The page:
It must be awful for you sometimes, not being able to talk to us. We know it upsets you because we see it in your eyes. We know you try to hide your frustration from us and we know you listen when we talk to you – mostly! I love your sneaky, crafty sense of humour and you often make Nanny Sue and me laugh and smile. When you do that we are extra-glad you live with us. We want you to stay with us always.

If we were as old as Mums and Dads usually are, we wouldn’t worry so much about what will happen to you as you grow up and become a man. Nanny Sue was 60 last week, and you know I’m not very well. I think you know, in your own way, how we worry ourselves sick about what will happen to you when we can’t be with you any more.

Because we can’t work, we have to rely on money from the government to be able to look after you; to get all the special equipment and some of the help we need. We are frightened that the people in the government will get grandparents like us ‘mixed up’ with people who are looking for jobs and say we can’t have as much money. We are frightened that when you are 18 they will say you are grown up and we don’t need as much money to look after you, even though you will still need just as much care.

We’re also frightened that somebody who doesn’t know us might say we are too old to look after you and take you away from us. I hope that such a situation never happens because we know how much you want to be with us, and I promise I will fight anyone like that as hard as I can.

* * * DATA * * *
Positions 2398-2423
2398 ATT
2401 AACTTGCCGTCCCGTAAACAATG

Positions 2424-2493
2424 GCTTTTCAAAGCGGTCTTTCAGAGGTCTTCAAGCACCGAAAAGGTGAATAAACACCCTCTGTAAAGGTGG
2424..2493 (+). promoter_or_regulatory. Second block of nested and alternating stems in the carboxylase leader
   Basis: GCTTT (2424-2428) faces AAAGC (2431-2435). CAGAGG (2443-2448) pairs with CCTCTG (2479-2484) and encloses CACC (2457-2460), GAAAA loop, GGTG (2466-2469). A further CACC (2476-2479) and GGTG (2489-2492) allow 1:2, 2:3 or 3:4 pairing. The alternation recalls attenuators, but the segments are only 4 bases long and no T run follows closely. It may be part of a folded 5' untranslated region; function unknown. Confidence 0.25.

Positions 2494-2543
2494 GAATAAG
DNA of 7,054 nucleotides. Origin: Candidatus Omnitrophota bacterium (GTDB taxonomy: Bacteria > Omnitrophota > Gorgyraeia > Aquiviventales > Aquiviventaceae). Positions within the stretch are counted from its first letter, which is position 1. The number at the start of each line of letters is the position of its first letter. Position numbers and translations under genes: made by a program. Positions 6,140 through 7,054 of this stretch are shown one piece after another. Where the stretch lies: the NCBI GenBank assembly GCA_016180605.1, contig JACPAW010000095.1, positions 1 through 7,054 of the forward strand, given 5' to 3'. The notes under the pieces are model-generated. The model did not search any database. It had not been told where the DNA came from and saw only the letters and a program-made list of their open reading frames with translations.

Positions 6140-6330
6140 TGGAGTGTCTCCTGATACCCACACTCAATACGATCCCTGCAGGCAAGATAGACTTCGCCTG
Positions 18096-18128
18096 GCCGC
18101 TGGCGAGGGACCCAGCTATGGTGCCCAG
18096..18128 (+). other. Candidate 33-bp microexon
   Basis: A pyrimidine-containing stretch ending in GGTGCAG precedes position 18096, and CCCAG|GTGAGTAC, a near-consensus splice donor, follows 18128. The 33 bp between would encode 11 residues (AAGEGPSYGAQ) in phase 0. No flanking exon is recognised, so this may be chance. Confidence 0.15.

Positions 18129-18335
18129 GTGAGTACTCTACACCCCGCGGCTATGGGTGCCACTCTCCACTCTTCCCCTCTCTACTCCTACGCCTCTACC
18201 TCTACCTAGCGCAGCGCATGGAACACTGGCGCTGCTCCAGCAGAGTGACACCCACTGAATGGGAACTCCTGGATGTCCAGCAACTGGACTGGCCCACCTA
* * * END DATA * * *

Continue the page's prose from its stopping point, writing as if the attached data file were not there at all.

Perhaps only other Nannies and Granddads know just how we feel, how we worry so much, how scared we are that you might be left alone one day: alone with strangers who don’t know you, and who are only looking after you because it’s their job.

How will anybody who doesn’t know you understand what you want or what you need? How will a stranger know when you want to lie down, want to go out, want something to eat or drink, or watch something different on tv? How will a stranger know which music you like to listen to in bed, in your van or when sitting in your wheelchair? How will a stranger know when you’re sick or just tired?

Nanny Sue and I worry so much about all these things. We worry if the council will really let you stay in this bungalow that was built specially, just for you, or if they’ll just put you in a home because they say it will be cheaper for them. We know you would hate that and it would make you very, very sad.

We worry that someone will say they don’t have enough money to pay for all the care you need now, and will always need. You don’t know what the government is. You don’t know what money is or where it comes from. But you will need to be looked after all the time for as long as you live. Who will make sure you’re looked after properly after we’ve gone? Where will we find someone to do that?